Riot erupts after Gray funeral

Published: Tuesday 28th April 2015 by The News Editor

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Rioters plunged Baltimore into chaos, setting police cars ablaze and throwing bricks at officers hours after thousands mourned a man who died from a spinal injury he suffered in police custody.

The governor declared a state of emergency and called in the National Guard to restore order.

Seven officers were hurt, some with broken bones, and one was unresponsive, said Captain Eric Kowalczyk.

Officers wearing helmets and wielding shields occasionally used pepper spray to keep the rioters back. For the most part, though, they relied on line formations.

The riot was the latest flare-up over the mysterious death of Freddie Gray, whose fatal encounter with officers came amid the national debate over police use of force, especially when black suspects are involved. Mr Gray was African-American.

Emergency officials were constantly thwarted as they tried to restore calm. Firefighters trying to put out a blaze at a drug store were hindered by someone who sliced holes in a hose connected to a fire hydrant, spraying water all over the street and nearby buildings.

The smell of burned rubber wafted in the air in one neighbourhood where youths were looting an off licence. Police stood still nearby as people drank looted alcohol. Glass and rubbish littered the streets, and small fires were scattered about.

Mr Gray’s family were shocked by the violence and were lying low. They hoped to organise a peace march later in the week, said family lawyer Billy Murphy. He said they did not know the riot was going to happen and urged calm.

“They don’t want this movement nationally to be marred by violence,” he said. “It makes no sense.”

Police urged parents to locate their children and bring them home. Many of those on the streets appeared to be African-American youths, wearing backpacks and khaki pants that are a part of many public school uniforms.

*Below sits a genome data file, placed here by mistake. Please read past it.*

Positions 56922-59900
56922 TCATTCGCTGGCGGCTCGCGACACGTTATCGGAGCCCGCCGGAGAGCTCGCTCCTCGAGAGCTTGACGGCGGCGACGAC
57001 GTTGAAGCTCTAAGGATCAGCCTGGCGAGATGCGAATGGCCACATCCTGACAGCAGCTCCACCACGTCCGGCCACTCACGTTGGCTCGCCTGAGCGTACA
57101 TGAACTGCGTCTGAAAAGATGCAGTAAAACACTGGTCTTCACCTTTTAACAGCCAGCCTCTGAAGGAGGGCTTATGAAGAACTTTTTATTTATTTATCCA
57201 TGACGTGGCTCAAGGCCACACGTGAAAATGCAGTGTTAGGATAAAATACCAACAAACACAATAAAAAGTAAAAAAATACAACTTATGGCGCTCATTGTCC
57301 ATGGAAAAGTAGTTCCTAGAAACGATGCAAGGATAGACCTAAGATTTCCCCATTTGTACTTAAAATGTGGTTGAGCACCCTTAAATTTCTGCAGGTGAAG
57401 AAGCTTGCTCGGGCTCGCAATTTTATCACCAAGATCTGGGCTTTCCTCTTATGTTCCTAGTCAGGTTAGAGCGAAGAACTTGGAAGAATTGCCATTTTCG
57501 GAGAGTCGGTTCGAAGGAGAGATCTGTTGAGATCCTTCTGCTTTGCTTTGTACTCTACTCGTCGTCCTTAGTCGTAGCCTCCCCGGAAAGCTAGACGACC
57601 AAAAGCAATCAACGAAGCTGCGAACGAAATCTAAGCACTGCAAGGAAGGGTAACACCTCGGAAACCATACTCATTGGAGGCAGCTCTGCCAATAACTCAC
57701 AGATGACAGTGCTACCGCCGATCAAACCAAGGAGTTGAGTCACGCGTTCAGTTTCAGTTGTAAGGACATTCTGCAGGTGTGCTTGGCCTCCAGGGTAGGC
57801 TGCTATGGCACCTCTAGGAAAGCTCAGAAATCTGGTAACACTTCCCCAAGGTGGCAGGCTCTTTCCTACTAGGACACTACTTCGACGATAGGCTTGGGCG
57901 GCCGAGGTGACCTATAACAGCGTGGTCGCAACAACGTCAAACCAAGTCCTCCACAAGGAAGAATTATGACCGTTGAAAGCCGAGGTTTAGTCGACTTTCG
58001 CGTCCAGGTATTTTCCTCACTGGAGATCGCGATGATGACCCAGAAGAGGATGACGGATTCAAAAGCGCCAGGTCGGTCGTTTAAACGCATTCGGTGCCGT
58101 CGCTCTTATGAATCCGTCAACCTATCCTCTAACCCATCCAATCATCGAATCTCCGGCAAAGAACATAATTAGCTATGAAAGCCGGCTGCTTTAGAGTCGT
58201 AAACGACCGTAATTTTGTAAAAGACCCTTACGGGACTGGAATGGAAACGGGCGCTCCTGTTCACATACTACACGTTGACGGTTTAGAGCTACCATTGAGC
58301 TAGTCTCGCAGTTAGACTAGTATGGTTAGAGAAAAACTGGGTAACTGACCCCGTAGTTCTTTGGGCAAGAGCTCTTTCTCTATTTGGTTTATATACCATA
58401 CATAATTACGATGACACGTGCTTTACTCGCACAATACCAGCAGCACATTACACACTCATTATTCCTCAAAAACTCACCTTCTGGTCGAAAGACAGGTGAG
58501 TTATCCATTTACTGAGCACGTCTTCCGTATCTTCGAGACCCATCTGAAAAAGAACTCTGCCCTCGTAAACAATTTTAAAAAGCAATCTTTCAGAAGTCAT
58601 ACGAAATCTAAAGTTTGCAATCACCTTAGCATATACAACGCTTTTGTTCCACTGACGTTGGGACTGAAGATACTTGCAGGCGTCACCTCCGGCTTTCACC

Many who had never met Mr Gray gathered earlier in the day in a Baltimore church to bid him farewell and press for more accountability among law enforcement.

The 2,500-capacity New Shiloh Baptist church was filled with mourners. But even the funeral could not ease mounting tensions.

Police said while the funeral was under way the department had received a “credible threat” that three notoriously violent gangs were now working together to “take out” law enforcement officers.

A small group of mourners started queueing up about two hours ahead of yesterday’s funeral.

Placed on top of Mr Gray’s body was a white pillow with a screened picture of him. A projector aimed at two screens on the walls showed the words: “Black Lives Matter & All Lives Matter.”

With the Rev Jesse Jackson sitting behind him, the Rev Jamal Bryant gave a rousing and spirited eulogy for Mr Gray, a message that received a standing ovation from the crowded church.

He said Mr Gray’s death would spur further protests, and he urged those in the audience to join: “Freddie’s death is not in vain. After this day, we’re going to keep on marching. After this day, we’re going to keep demanding justice.”

Mr Gray was arrested after making eye contact with officers and then running away, police said. He was held down, handcuffed and loaded into a van without a seat belt. Leg cuffs were put on him when he became irate inside.

He asked for medical help several times even before being put in the van, but paramedics were not called until after a 30-minute ride.

Police have acknowledged he should have received medical attention on the spot where he was arrested, but they have not said how his spine was injured.

Published: Tuesday 28th April 2015 by The News Editor

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